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San Diego Graywater Options Getting A Closer Look

Heather McPherson of Nexus eWater, with a domestic graywater system to recycle water from baths, showers, sinks and laundry - for use in outdoor irrigation at new KB Homes in Rancho Penasquitos. July 1, 2015.
Nicholas McVicker
Heather McPherson of Nexus eWater, with a domestic graywater system to recycle water from baths, showers, sinks and laundry - for use in outdoor irrigation at new KB Homes in Rancho Penasquitos. July 1, 2015.
San Diego Graywater Options Getting A Closer Look
San Diego Graywater Options Getting A Closer Look
Cutting water use by 12 percent to 36 percent is no easy task, so it's not surprising homeowners and homebuilders are turning to graywater systems.

The Smith family used to do all their laundry once a week, but not any more.

“Now I have to be strategic, so I do it once every other day,” said Marjeri Smith, turning on the washing machine and piling in towels.

The Smiths have started recycling their laundry water, using a graywater system to irrigate their San Marcos backyard.


They didn’t need a permit and it took a few hours to install. The system is so simple their 7-year-old son, Kingston, has it down.

“The laundry pushes water through the tube all the way to our backyard,” he said proudly. “And it goes in a little bucket, and then it goes in the plants.“

Graywater Fact Sheet
A fact sheet from the San Diego County Water Authority about graywater systems.
To view PDF files, download Acrobat Reader.

Kingston’s father, Herbie Smith, estimates it cost $250 to $300 to install the system with help from a company called H2OME.

It involved laying 1.5-inch PVC pipe from the laundry room through the garage and out to the garden. Marjeri Smith simply turns a lever above the washing machine if she wants to divert the water from the sewer into the yard. The family got help from H2OME, which brought a crew of people who wanted to learn how to install graywater systems.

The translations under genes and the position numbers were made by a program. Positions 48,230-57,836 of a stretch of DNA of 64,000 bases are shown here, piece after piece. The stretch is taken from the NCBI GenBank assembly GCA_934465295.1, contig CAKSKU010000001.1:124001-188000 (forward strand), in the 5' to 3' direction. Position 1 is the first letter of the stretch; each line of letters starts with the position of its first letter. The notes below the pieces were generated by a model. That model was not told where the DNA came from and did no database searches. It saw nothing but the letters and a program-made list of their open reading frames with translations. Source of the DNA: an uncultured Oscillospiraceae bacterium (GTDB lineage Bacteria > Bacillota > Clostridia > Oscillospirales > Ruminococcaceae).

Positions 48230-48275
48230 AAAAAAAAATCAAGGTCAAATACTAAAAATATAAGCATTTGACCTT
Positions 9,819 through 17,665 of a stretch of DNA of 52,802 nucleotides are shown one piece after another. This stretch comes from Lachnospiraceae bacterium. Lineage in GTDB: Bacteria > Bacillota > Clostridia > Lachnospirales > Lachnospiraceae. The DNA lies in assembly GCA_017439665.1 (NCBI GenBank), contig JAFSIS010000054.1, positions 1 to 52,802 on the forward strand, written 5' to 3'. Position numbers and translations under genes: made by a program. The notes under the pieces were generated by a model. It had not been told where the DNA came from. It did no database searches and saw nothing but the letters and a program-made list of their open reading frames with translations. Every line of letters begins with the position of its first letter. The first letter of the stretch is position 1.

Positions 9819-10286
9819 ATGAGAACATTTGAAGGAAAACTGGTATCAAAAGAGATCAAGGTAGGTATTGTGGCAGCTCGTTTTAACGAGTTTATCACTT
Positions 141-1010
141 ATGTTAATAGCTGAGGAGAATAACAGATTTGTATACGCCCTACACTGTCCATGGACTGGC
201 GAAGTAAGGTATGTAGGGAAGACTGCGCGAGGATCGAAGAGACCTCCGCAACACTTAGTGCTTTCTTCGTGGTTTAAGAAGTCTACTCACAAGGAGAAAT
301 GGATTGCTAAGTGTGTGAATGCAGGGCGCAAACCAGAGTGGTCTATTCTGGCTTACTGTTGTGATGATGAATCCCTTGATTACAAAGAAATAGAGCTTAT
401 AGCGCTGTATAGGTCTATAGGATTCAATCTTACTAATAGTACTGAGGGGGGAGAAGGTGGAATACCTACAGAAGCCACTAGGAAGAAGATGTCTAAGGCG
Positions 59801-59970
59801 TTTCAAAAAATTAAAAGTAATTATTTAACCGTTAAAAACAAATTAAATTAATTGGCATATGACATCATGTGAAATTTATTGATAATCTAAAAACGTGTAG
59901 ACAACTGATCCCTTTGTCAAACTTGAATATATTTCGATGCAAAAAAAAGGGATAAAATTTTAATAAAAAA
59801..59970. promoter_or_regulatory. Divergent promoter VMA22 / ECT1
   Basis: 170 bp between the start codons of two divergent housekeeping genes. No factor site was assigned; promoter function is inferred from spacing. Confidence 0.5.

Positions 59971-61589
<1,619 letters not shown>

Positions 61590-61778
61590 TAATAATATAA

“As long as you know how to glue PVC together, I think you have a great chance of getting it right,” Smith said.


The Smiths chose to use their graywater to grow fruit, so they invested another $300 in four new fruit trees and mulch. Much of the work involved digging big catchment basins around each sapling.

“For each basin we had to dig an area of about two feet by five feet, so about 10 square feet,” said Smith. “That was about six to eight inches deep, and it’s full with mulch.”

The mulch is a key element of the system—that’s one of the requirements to be able to install it without a permit—it has to empty into at least two inches of mulch or soil, and remain within your garden. You can’t use it to sprinkle your lawn, Smith said.

“You wouldn’t want to put it on the grass, because the grass just isn’t capable of breaking down those microorganisms, and it would be unsafe for the dogs and our family to play on,” Smith said.

The washing machine pump is strong enough to pump the water up hill, so the fruit trees are planted on a bank at the back of the house. The system is designed so the right amount of water reaches the trees without drowning them.

Herbie Smith estimates his family of four does about five loads of laundry a week, and their top loading washing machine uses about 40 gallons of water.

“So we’re using roughly 200 gallons each week, over the course of a year," he said. “It’s roughly 10,000 gallons of water that would otherwise just have been put into the sewer system, now it’s going into our landscaping to grow fruits. I think that’s empowering to think about that.”

Newer washing machines use less water, closer to 15 gallons per load, but Smith is happy with his machine and how the water is being recycled. It isn’t the only steps he’s taken to save water: he’s taken out the lawn in the front yard and installed drought-tolerant landscaping there with rain barrels to help keep them flourishing.